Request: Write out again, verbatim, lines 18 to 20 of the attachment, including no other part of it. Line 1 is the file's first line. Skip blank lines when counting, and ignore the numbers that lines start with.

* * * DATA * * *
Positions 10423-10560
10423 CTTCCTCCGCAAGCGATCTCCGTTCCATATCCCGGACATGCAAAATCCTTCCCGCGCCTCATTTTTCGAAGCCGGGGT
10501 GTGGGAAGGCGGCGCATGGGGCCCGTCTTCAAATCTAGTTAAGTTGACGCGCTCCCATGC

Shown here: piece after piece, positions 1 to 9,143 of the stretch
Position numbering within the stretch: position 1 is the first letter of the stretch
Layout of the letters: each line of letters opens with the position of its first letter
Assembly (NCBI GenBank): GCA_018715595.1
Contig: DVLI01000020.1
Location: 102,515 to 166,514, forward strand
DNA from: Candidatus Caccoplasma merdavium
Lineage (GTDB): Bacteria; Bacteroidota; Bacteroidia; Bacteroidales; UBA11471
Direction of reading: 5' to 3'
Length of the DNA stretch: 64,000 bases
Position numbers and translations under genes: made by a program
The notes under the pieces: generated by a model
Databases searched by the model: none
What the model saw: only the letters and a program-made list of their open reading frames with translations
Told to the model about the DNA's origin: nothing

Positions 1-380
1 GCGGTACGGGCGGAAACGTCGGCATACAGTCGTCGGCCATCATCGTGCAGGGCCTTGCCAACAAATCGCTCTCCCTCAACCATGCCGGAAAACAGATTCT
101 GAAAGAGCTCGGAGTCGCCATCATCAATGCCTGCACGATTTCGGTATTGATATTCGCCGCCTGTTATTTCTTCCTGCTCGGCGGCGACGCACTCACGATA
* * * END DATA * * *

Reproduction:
Told to the model about the DNA's origin: nothing

Positions 1-380
1 GCGGTACGGGCGGAAACGTCGGCATACAGTCGTCGGCCATCATCGTGCAGGGCCTTGCCAACAAATCGCTCTCCCTCAACCATGCCGGAAAACAGATTCT